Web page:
Vladimir Nabokov

NABOKV-L post 0024776, Thu, 7 Nov 2013 02:12:57 +0000

Re: [QUERY] Pushkin in LRL

The fact that you can’t find the poem in Verses and Versions, that Nabokov didn’t dare offer a version, makes his point: it’s a poem whose magic is particularly impossible to render in another language. The translation at the link you provide is reasonably accurate, or only meekly inaccurate, but of course it falls woefully short.

Brian Boyd

On 7/11/2013, at 10:43 am, Jansy Mello <jansy.nabokv-L@AETERN.US<mailto:jansy.nabokv-L@AETERN.US>> wrote:

JM: Yah pom-new chewed-no-yay mg-no-vain-yay - Please, could a fellow Nabler inform me about the lines copied above? V.Nabokov mentioned the first lines of one of Pushkin's famous poems but he didn't inform which one it was [LRL, The Art of Translation]
C. Kunin: Odd transliteration - ja pomnyu (I recall) chevo'dnoye mgnove'neye (a wonderful moment).[ ]
Koen Vanherwegen: It is, in normal transcription "Ja pomnyu chudnoye mgnovenya" which translates as something like "I remember a wonderful moment"
Alex Bews ("this is the first line of "K***", one of the most famous Pushkin's poems, wirtten in 1825, dedicated to his great love, Anna Kern)

Jansy Mello: Thank you, Carolyn, Koen, Alex and Victor (off line).Your information was wonderfully complementary.

I couldn't find its translation by VN in "Verses and Versions" (Victor sent me a link with an attempt at translation by someone else : http://www.pushkins-poems.com/push03.htm ). Curiously, this special and famous poem, among the various translations of Pushkin's poems, his EO, letters and short-stories to the Portuguese, remains untranslated.

V.Nabokov's observations, in LRL (The Art of Translation), illustrate part of the difficulty that any translator has to surmount to reach a satisfactory result and his final paragraph is tauntingly evasive: "'I was confronted for instance with the following opening line of one of Pushkin's most prodigious poems: Yah pom-new chewed-no-yay mg-no-vain-yay
I have rendered the syllables by the nearest English sounds I could find; their mimetic disguise makes them look rather ugly; but never mind; the "chew" and the "vain" are associated phonetically with other Russian words meaning beautiful and important things, and the melody of the line with the plump, golden-ripe "chewed-no-yay" right in the middle and the "m's" and "n's" balancing each other on both sides, is to the Russian ear most exciting and soothing — a paradoxical combination that any artist will understand.
Now, if you take a dictionary and look up those four words you will obtain the following foolish, flat and familiar statement: "I remember a wonderful moment." What is to be done with this bird you have shot down only to find that it is not a bird of paradise, but an escaped parrot, still screeching its idiotic message as it flaps on the ground? For no stretch of the imagination can persuade an English reader that "I remember a wonderful moment" is the perfect beginning of a perfect poem. The first thing I discovered was that the expression "a literal translation" is more or less nonsense. "Yah pom- new" is a deeper and smoother plunge into the past than "I remember," which falls flat on its belly like an inexperienced diver; "chewed-no-yay" has a lovely Russian "monster" in it, and a whispered "listen, "and the dative ending of a "sunbeam, "and many other fair relations among Russian words. It belongs phonetically and mentally to a certain series of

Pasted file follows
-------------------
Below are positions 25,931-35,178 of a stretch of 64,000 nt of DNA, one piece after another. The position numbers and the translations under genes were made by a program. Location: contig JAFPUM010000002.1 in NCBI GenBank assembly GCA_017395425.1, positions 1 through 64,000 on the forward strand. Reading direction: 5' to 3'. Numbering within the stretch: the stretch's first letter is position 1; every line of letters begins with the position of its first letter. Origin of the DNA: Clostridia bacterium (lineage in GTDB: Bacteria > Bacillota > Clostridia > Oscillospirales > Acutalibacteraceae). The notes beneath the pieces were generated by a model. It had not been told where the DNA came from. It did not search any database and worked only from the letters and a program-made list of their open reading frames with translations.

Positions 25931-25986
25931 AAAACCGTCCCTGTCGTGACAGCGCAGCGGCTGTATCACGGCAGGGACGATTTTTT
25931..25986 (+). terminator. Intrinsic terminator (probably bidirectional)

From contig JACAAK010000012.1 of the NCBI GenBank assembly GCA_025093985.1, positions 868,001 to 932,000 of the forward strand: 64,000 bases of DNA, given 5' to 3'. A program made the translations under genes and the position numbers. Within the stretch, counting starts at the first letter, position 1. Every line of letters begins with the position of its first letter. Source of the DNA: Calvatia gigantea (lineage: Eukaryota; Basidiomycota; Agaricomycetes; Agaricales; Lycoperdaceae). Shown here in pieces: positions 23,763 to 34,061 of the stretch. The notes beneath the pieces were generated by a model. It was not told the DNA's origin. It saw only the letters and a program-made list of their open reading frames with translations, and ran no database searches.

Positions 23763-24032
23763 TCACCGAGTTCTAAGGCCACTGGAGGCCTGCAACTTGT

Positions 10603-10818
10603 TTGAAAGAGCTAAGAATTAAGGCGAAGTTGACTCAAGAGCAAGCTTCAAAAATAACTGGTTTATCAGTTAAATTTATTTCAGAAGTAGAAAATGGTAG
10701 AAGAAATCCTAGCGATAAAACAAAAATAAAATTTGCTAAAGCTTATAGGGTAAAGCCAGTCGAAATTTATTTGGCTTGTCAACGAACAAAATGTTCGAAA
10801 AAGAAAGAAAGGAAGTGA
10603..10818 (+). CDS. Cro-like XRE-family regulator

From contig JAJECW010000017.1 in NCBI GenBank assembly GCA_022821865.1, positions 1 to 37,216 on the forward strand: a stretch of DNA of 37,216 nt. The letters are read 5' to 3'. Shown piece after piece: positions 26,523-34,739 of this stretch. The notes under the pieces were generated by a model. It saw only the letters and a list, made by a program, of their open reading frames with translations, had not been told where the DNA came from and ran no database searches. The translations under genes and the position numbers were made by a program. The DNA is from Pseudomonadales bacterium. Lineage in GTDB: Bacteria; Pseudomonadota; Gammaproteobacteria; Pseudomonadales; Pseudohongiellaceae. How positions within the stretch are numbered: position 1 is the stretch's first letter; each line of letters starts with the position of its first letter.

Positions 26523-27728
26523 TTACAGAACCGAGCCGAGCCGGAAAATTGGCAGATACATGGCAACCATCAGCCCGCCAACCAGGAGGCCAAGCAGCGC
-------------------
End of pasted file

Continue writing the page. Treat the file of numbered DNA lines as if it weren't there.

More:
words, and this Russian series does not correspond to the English series in which "I remember" is found. And inversely, "remember, "though it clashes with the corresponding "pom-new" series, is connected with an English series of its own whenever real poets do use it. And the central word in Housman's "What are those blue remembered hills?" becomes in
Russian "vspom-neev-she-yes-yah," a horrible straggly thing, all humps and horns, which cannot fuse into any inner connection with "blue," as it does so smoothly in English, because the Russian sense of blueness belongs to a different series than the Russian "remember" does.
This interrelation of words and non-correspondence of verbal series in different tongues suggests yet another rule, namely, that the three main words of the line draw one another out, and add something which none of them would have had separately or in any other combination. What makes this exchange of secret values possible is not only the mere contact between the words, but their exact position in regard both to the rhythm of the line and to one another. This must be taken into account by the translator.
Finally, there is the problem of the rhyme. "Mg-no-vain-yay" has over two thousand Jack-in-the-box rhymes popping out at the slightest pressure, whereas I cannot think of one to "moment." The position of "mg-no-vain-yay" at the end of the line is not negligible either, due as it is to Pushkin's more or less consciously knowing that he would not have to hunt for its mate. But the position of "moment" in the English line implies no such security; on the contrary he would be a singularly reckless
fellow who placed it there. Thus I was confronted by that opening line, so full of Pushkin, so individual and harmonious; and after examining it gingerly from the various angles here suggested, I tackled it. The tackling process lasted the worst part of the night. I did translate it at last; but to give my version at this point might lead the reader to doubt that perfection be attainable by merely following a few perfect rules."
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